Bulletin of the National Speleological Society - ISSN 0146-9517
Volume 28 Number 3: 171-178 - October 1966

A publication of the National Speleological Society

Truncated Cave Passages and Terminal Breakdown in the Central Kentucky Karst
Roger W. Brucker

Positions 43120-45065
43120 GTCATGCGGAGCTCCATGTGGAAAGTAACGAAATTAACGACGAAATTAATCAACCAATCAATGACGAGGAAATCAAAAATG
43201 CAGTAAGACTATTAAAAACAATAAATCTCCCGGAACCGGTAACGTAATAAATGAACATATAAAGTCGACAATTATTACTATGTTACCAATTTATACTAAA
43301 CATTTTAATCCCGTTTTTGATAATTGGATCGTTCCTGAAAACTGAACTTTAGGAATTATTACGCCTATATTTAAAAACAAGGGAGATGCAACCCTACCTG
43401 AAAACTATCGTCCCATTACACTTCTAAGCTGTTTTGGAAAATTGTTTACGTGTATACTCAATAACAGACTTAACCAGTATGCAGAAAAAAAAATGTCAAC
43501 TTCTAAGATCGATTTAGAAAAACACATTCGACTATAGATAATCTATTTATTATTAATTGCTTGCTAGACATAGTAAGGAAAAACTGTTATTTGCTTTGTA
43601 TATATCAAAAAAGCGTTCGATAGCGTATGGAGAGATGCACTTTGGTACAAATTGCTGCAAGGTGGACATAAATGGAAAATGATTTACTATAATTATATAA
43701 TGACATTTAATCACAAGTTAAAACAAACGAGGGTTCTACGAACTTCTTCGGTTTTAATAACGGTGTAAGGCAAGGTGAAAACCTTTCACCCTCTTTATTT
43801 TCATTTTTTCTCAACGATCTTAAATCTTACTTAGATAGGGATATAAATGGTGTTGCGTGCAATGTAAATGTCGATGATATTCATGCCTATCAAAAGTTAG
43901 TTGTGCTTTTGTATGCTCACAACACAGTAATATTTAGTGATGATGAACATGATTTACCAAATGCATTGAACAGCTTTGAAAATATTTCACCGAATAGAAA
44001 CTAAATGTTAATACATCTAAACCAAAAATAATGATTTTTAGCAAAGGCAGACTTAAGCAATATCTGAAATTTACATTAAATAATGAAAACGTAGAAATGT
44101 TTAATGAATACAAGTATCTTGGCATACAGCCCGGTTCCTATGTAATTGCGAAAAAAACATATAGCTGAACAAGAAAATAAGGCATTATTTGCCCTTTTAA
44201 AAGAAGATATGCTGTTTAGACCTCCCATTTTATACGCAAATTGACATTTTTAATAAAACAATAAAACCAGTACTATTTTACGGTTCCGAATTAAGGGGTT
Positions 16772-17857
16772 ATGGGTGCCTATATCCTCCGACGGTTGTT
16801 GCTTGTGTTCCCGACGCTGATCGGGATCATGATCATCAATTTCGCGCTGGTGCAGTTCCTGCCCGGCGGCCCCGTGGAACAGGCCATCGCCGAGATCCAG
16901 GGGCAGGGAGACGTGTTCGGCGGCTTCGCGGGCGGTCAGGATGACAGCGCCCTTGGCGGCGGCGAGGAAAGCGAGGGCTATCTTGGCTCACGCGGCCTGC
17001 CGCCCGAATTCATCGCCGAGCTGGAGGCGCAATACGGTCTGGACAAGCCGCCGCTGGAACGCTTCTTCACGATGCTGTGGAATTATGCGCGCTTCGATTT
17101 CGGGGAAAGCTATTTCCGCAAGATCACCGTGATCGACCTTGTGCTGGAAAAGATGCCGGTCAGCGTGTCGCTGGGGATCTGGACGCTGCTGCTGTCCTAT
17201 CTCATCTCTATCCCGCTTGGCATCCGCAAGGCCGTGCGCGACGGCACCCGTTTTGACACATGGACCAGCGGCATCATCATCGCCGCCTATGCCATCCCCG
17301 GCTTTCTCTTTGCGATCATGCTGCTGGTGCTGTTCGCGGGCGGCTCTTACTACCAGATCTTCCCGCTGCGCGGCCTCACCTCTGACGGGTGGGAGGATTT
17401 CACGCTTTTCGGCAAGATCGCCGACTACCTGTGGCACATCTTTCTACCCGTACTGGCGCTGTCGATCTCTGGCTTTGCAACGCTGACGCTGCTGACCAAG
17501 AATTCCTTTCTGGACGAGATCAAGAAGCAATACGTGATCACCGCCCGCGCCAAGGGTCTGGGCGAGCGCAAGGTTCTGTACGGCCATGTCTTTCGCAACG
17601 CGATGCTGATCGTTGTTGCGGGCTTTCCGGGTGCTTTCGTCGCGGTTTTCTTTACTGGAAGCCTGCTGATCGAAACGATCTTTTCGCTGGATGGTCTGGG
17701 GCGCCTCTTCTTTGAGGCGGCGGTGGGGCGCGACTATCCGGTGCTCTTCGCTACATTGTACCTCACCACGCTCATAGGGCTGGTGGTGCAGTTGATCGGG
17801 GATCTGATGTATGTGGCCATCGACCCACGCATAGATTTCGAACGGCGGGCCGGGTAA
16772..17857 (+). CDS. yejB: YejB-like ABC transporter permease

In the Flint Ridge and Mammoth Cave Systems in Mammoth Cave National Park, Kentucky, truncated cave passages are segments of formerly continuous passages which have been terminated at one or both ends by a process of collapse. Valley erosion truncates an impermeable caprock, concentrating verticaly seeping water along specific areas of descent. Solution weakens the rock which collapses into cave passages. Terminal breakdowns are piles of rock debris which terminate passages as a result of this process of truncaton. Segments of formerly continuous passages have similar size, shape, elevation, alignment, and cross-section. Wall scallops indicate a former common direction of water flow. Segment ends are usually within a few hundred feet apart, though farther separations are within the known limits of continuous passages. Understanding of the process, and recognition of its results leads to reconstructions of past cave patterns essential to studies of cave genesis, and to the location of existing, but unknown passage segments.

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